Free NHS prescriptions to end from April? What you need to know
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The free prescription age is currently under review, and could rise to state pension age in proposals currently being considered. If actioned, it could mean those 60 to 65 years old living in England are forced to meet charges they would have otherwise avoided. The prospect of such a change is concerning for those worried about whether or not they can afford items.
And there are concerns that in attempts to save money, Britons may actually be putting themselves at risk.
Last year, a number of health charities urged the Government to rethink its proposal to raise the qualifying age for free prescriptions, in an open letter.
The Royal College of General Practitioners, the Royal Pharmaceutical Society and the British Geriatrics Society, said that while some patients will find the change affordable, others will not.
The letter highlighted the “shared concern” that scrapping free prescriptions for 60 to 65 years olds could intensify existing health conditions.
Analysis by Age UK showed tens of thousands of people may require hospital treatment, having cut back on their medication due to no longer being eligible for free prescriptions.
Some may look to cut costs in other ways, searching for medication which does not require a prescription.
However, Rich Quelch from pharmaceutical expert Origin, issued a vital warning to those hoping to cut costs.
He said: “As the cost of prescriptions rises and waiting times increase across the NHS, more people are looking for ways to save time and money.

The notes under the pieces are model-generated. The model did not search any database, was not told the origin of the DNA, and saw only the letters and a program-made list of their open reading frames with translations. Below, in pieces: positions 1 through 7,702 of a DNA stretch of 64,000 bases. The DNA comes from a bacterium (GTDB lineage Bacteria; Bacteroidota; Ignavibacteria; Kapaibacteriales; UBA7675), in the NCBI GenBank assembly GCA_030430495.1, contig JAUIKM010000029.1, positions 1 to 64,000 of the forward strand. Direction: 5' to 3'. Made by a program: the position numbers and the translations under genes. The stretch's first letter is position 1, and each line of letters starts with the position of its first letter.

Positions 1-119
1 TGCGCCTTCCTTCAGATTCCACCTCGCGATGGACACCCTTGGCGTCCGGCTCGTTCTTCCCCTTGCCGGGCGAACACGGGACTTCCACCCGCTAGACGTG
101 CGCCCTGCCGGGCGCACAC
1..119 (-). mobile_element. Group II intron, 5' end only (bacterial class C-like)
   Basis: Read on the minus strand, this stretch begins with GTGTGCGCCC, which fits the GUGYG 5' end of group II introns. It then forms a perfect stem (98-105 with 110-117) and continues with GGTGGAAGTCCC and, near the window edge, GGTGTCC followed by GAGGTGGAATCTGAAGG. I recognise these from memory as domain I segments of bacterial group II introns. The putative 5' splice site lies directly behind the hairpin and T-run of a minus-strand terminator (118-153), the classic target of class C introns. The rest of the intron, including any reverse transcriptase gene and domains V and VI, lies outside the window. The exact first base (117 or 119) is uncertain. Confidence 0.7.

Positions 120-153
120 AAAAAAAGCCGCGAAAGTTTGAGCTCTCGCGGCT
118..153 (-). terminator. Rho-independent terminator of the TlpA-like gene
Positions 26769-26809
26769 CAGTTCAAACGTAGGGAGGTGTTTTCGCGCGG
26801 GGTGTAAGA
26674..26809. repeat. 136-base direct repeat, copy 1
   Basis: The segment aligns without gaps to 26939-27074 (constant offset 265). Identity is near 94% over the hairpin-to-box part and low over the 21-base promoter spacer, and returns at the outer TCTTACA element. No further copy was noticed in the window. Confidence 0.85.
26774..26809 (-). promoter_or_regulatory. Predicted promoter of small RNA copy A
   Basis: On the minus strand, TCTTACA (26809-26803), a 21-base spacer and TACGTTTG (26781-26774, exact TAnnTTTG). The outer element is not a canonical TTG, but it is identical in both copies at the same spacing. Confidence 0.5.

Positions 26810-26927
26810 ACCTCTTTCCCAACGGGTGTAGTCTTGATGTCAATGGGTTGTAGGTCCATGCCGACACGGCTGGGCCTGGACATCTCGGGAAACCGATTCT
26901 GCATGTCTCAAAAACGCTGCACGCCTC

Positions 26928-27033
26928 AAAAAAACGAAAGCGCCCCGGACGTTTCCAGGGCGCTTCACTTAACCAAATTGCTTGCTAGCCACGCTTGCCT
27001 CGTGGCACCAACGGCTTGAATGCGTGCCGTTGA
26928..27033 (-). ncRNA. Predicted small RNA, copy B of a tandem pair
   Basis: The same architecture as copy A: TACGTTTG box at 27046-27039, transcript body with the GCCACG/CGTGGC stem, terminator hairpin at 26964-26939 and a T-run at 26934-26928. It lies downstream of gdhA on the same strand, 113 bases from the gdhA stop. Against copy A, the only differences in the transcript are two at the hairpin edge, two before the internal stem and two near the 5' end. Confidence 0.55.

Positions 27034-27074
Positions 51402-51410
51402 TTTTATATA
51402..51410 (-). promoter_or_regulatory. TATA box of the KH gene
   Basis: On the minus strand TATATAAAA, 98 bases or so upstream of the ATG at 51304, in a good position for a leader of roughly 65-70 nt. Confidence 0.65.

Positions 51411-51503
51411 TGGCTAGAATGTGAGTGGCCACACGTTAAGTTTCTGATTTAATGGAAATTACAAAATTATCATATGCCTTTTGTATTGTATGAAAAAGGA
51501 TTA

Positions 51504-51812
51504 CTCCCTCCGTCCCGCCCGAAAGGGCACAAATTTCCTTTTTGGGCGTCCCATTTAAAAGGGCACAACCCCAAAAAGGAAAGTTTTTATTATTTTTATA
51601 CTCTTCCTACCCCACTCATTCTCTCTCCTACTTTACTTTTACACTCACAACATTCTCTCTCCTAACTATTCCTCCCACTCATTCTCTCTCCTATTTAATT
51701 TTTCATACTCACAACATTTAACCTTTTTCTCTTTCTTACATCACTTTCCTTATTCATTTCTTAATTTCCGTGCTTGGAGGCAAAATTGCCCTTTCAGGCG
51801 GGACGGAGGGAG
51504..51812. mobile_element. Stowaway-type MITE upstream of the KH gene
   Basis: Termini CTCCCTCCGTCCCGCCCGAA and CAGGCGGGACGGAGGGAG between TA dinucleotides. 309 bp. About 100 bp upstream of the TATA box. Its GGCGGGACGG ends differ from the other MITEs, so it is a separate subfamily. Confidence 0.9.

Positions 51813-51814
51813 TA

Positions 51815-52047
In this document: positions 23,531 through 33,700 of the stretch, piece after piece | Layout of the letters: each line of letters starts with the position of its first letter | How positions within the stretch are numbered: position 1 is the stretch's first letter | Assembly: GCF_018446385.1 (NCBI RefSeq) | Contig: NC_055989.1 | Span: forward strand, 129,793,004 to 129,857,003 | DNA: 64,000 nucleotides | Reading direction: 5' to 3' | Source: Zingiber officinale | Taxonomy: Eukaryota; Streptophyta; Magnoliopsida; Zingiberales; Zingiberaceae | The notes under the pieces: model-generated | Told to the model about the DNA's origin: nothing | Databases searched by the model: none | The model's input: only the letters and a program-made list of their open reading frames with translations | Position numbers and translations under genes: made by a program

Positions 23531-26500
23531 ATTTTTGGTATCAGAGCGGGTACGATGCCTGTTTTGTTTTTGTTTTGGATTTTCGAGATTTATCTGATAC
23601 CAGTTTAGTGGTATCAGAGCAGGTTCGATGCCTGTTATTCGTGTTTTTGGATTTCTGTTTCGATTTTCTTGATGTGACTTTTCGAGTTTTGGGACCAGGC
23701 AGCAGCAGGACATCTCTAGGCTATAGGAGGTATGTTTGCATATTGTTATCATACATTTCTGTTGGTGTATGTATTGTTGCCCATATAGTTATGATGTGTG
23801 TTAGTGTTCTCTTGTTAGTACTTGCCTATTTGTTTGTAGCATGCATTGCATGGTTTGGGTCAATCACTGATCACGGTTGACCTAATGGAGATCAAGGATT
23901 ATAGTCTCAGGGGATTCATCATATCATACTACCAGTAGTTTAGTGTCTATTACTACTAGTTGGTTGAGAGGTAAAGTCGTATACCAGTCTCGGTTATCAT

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“While there is a legal and growing online pharmacy market in the UK, there are also fraudulent websites posing as registered pharmacies.
“Using a medicine issued by a fake online pharmacy is potentially very dangerous, as drugs might be out of date, diluted, unapproved or fake.
“If you find a prescription-only medicine for sale online without a prescription, this is illegal.”
Britons should always check for the General Pharmaceutical Council (GPhC) internet pharmacy logo.
This guarantees they are purchasing from a safe and genuine website.
Furthermore, Mr Quelch recommends using the GPhc’s register to check if a website is run by a registered pharmacy, and is legally allowed to sell medicine.
Individuals should also never be tempted by spam emails which advertise cheap medicine.
Mr Quelch added: “If something looks too good to be true, it usually is.”
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It has not yet been confirmed how much NHS prescription charges will rise in April.
However, recent research undertaken by Chemist4U shows prescriptions have risen by an average of 2.35 percent year-on-year.
If this trend continues, those paying for prescriptions can expect their charges to increase from £9.35 to £9.57 per item.
A Department for Health and Social Care spokesperson previously told Express.co.uk: “Around 90 percent of community prescriptions in England are free of charge, and people don’t pay if they are on a low income, over 60, or have certain medical conditions.
“The upper age exemption has not changed since 1995 and that is why we have consulted on restoring the link between this and the state pension age.
“No final decisions have been made and we will publish the consultation response in due course.”
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